Archive for October, 2010

GDC Online 2010 [Austin]

October 16th, 2010 No comments

So I attended GDC Online this year. I missed the David Perry talk whereas they have a new technology that allows the user to play game demos that stream over the internet. The kicker- the game actually runs fully on the server and employs Cloud Computing technology they call Gaikai. It’s a lot different from OnLive in the aspect that the game developer is charged rather than the gamer.

Attended a talk whereas Ubisoft discussed bringing over their MMOs to the East (China) and the challenges they faced. The talk was very informative. It drove home many of the familiar points

A) It’s easier to start off as a Free to play title then go Subscription based
B) Eastern gamers are more eager to embrace F2P Models

Sadly, I missed CCP’s Talk about the benefits of bringing terrority takeover to MMO space. They did this talk on a different day than I planned to attend :(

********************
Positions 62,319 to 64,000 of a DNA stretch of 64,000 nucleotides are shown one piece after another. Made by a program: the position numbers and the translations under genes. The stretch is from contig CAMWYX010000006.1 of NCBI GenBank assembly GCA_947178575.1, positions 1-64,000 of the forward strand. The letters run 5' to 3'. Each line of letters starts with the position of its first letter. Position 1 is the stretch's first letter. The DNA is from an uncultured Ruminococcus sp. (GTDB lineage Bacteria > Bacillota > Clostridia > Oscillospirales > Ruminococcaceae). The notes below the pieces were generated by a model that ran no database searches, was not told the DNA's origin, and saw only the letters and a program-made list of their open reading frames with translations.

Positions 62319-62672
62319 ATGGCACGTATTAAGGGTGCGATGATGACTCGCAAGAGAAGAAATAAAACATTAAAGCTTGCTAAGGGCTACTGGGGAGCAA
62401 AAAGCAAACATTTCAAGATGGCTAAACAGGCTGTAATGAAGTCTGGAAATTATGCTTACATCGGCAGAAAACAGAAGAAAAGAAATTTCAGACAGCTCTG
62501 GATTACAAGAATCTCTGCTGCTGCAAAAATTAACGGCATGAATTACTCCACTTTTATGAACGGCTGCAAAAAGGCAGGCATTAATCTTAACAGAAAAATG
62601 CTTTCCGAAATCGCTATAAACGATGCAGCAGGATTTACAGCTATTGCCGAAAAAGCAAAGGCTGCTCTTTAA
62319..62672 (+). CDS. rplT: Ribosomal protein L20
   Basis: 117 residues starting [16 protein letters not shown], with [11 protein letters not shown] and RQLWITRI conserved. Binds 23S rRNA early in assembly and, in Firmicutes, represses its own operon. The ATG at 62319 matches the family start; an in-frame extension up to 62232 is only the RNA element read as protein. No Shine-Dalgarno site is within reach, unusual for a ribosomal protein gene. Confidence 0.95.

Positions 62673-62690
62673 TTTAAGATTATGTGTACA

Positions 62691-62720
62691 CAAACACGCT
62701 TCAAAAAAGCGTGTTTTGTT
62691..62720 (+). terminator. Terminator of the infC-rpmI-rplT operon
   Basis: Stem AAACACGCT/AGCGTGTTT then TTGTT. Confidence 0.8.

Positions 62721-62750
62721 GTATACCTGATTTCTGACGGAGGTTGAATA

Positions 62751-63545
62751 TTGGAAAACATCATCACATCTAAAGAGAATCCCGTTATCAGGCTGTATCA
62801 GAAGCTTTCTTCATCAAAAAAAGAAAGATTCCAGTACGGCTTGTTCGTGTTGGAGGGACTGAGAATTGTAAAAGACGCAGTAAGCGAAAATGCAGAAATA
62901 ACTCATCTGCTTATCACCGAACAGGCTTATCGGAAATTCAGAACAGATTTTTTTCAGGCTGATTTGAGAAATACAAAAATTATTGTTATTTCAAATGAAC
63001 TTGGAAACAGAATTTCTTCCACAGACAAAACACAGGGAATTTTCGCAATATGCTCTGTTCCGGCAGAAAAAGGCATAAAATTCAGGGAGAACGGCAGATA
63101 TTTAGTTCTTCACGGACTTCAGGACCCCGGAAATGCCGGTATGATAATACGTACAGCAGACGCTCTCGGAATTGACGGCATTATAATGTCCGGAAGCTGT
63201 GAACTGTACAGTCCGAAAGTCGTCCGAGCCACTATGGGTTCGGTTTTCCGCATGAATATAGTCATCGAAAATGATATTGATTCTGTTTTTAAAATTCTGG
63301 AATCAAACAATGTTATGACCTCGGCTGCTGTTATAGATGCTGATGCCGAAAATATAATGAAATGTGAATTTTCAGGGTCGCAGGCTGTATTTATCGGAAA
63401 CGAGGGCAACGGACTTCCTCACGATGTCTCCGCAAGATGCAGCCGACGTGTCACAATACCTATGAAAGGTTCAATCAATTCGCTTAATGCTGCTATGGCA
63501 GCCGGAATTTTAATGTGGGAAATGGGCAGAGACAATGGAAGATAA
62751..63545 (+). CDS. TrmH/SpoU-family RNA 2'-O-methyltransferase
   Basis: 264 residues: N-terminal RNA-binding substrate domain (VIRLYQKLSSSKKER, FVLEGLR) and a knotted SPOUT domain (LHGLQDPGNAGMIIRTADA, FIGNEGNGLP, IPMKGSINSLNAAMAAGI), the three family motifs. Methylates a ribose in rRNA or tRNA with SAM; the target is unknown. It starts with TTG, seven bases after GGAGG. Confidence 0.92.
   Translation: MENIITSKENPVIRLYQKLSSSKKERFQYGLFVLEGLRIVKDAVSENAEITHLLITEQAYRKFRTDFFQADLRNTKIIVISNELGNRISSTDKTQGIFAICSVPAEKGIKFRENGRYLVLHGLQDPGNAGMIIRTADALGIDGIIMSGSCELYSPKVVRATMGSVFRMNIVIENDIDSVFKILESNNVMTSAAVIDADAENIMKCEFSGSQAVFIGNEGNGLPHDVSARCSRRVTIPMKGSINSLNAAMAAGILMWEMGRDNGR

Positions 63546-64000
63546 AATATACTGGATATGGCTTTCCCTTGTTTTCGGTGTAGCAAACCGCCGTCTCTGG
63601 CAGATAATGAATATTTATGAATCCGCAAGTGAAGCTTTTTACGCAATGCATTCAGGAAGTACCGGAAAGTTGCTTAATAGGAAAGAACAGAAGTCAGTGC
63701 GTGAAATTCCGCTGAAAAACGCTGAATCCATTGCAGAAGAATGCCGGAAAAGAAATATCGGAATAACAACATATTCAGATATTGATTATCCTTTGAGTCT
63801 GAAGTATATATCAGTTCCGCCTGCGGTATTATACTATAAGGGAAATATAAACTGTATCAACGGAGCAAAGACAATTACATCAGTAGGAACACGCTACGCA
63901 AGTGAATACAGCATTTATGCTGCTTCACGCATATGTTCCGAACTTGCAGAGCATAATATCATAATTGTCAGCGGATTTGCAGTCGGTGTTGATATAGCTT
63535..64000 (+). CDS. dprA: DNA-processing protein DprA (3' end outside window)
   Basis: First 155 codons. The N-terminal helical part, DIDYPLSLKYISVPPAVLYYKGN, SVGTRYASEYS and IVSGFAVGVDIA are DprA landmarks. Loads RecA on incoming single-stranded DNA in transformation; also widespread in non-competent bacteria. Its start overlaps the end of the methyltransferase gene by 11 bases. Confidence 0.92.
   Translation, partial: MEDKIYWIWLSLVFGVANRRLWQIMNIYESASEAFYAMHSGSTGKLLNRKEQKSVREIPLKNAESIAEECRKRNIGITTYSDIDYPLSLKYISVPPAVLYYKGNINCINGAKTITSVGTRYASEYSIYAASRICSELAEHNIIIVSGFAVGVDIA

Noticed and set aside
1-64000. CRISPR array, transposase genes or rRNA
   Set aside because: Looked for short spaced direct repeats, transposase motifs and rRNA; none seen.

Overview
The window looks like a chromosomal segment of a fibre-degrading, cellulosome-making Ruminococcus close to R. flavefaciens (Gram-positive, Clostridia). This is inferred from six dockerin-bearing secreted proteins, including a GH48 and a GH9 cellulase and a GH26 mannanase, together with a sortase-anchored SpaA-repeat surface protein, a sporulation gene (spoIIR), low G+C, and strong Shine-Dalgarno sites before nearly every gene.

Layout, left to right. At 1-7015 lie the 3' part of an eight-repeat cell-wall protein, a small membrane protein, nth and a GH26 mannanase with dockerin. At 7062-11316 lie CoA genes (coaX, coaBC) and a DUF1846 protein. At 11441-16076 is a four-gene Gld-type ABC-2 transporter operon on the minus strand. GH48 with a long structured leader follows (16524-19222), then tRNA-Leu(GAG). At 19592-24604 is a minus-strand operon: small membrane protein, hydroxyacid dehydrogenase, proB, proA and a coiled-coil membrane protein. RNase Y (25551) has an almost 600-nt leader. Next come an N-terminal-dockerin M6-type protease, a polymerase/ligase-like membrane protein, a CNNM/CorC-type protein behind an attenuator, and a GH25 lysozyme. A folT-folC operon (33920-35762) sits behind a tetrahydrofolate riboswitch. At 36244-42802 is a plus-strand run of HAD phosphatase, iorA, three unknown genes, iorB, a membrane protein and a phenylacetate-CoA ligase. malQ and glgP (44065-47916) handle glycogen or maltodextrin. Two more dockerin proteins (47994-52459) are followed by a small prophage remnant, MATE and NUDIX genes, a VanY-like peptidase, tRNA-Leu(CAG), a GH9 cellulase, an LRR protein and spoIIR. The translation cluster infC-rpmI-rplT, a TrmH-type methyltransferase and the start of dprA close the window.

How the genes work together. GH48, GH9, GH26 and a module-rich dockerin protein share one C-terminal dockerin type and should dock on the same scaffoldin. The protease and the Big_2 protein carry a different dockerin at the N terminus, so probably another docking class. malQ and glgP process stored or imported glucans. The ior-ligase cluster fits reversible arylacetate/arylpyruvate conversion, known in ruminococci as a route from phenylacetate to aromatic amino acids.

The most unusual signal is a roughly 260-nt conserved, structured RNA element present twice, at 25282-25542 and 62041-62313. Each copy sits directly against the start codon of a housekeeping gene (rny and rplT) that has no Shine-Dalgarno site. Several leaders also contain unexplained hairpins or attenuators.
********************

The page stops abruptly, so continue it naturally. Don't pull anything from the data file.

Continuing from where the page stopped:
There was a crapload of buzz about Unity. I’ve heard about it before and meant to check it out. Apparently, they made their tech very accessible and the pricing structure is very flexible allowing many small teams to hit ground zero running. We played a game (Ruined Online) developed using the tech that actually played in a web browser. Apparently, Unity has a web based plugin. Very impressive indeed.

I also help man the Vigil games booth this year (was there in person Friday) and talked to several game developers and future game devs. It was nice to see all the talent gearing up getting ready to enter the industry. Hopefully, I was able to give out some good advice on getting started

Categories: Games Industry, MMO Tags:

Using a SQL Database for Tools

October 4th, 2010 No comments

[Updated Oct 7, 2010]

I think I blogged on this subject a little previously here and there. But figured I’d dedicate a blog to this subject again.